The government controls on the traditional banking system also apply to custodial cryptocurrency services.

Things are getting pretty wild up in Canada. While other countries are removing their COVID restrictions, our neighbors to the north have decided to invoke emergency powers to seize the bank accounts of those who oppose lockdowns and mandates. Meanwhile, state media is prowling through a hacked database of convoy donors (isn’t that a bannable offense on Twitter?) to dox and open targets to harassment.

Financial deplatforming has always been a threat, but it’s mostly been a remote one. With these unprecedented banking punishments against the Canadian trucker convoy and its supporters, the reality of the controls baked into our financial system have become clear to the world.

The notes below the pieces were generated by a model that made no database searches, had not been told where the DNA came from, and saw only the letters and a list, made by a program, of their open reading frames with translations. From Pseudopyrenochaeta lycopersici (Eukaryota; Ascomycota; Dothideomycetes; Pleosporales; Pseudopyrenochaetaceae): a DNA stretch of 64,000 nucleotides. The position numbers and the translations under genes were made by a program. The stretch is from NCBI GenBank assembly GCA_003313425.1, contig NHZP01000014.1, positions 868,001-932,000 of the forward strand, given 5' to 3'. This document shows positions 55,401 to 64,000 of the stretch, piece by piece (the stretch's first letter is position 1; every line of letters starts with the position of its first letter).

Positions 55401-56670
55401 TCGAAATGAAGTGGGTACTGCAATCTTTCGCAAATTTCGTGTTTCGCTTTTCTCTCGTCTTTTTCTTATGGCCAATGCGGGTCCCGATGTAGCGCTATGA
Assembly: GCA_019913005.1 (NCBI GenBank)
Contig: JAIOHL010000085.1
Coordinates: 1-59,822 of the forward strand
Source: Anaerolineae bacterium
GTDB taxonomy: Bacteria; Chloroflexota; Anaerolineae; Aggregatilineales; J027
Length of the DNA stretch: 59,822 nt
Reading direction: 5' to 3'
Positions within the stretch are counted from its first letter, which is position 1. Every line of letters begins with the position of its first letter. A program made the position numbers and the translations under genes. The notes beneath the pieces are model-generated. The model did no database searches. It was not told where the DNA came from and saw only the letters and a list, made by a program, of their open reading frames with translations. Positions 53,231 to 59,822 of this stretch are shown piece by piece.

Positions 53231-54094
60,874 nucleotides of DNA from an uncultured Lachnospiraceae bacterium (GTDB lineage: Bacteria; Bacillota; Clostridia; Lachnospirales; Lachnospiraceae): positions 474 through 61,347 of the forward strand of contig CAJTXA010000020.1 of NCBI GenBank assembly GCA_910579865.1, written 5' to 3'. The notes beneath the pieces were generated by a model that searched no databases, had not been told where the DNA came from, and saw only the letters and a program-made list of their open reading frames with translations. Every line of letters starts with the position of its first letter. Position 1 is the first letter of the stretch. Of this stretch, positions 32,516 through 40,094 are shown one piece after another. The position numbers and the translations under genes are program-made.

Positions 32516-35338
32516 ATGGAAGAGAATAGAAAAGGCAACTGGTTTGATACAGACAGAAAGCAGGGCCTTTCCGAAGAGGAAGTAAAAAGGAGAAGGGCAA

Yes, “bitcoin fixes this.” But it’s not as simple as repeating this mantra. It is absolutely possible to transfer value directly with a peer without any bank or government being able to stop or reverse it. But it’s not easy. Preparing for an explicitly politically controlled financial system means learning now about how to use cryptocurrency and what controls the government still has over certain service providers.